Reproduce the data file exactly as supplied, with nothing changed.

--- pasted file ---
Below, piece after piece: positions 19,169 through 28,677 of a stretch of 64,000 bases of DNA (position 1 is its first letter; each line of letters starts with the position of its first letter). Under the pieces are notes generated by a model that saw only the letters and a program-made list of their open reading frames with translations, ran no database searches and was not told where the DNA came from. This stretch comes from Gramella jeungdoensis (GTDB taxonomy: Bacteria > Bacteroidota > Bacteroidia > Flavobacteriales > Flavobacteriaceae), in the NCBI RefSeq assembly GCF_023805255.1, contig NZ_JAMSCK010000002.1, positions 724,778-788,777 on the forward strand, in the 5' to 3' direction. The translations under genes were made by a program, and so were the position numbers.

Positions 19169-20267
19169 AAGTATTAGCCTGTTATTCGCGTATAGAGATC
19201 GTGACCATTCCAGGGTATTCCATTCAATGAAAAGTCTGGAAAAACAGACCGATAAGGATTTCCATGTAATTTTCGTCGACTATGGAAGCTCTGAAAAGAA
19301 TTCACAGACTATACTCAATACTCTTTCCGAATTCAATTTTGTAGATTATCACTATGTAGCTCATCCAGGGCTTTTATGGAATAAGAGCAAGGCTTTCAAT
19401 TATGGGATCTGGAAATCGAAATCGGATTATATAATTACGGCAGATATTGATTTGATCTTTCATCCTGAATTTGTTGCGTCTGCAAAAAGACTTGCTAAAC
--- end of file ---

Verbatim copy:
Below, piece after piece: positions 19,169 through 28,677 of a stretch of 64,000 bases of DNA (position 1 is its first letter; each line of letters starts with the position of its first letter). Under the pieces are notes generated by a model that saw only the letters and a program-made list of their open reading frames with translations, ran no database searches and was not told where the DNA came from. This stretch comes from Gramella jeungdoensis (GTDB taxonomy: Bacteria > Bacteroidota > Bacteroidia > Flavobacteriales > Flavobacteriaceae), in the NCBI RefSeq assembly GCF_023805255.1, contig NZ_JAMSCK010000002.1, positions 724,778-788,777 on the forward strand, in the 5' to 3' direction. The translations under genes were made by a program, and so were the position numbers.

Positions 19169-20267
19169 AAGTATTAGCCTGTTATTCGCGTATAGAGATC
19201 GTGACCATTCCAGGGTATTCCATTCAATGAAAAGTCTGGAAAAACAGACCGATAAGGATTTCCATGTAATTTTCGTCGACTATGGAAGCTCTGAAAAGAA
19301 TTCACAGACTATACTCAATACTCTTTCCGAATTCAATTTTGTAGATTATCACTATGTAGCTCATCCAGGGCTTTTATGGAATAAGAGCAAGGCTTTCAAT
19401 TATGGGATCTGGAAATCGAAATCGGATTATATAATTACGGCAGATATTGATTTGATCTTTCATCCTGAATTTGTTGCGTCTGCAAAAAGACTTGCTAAAC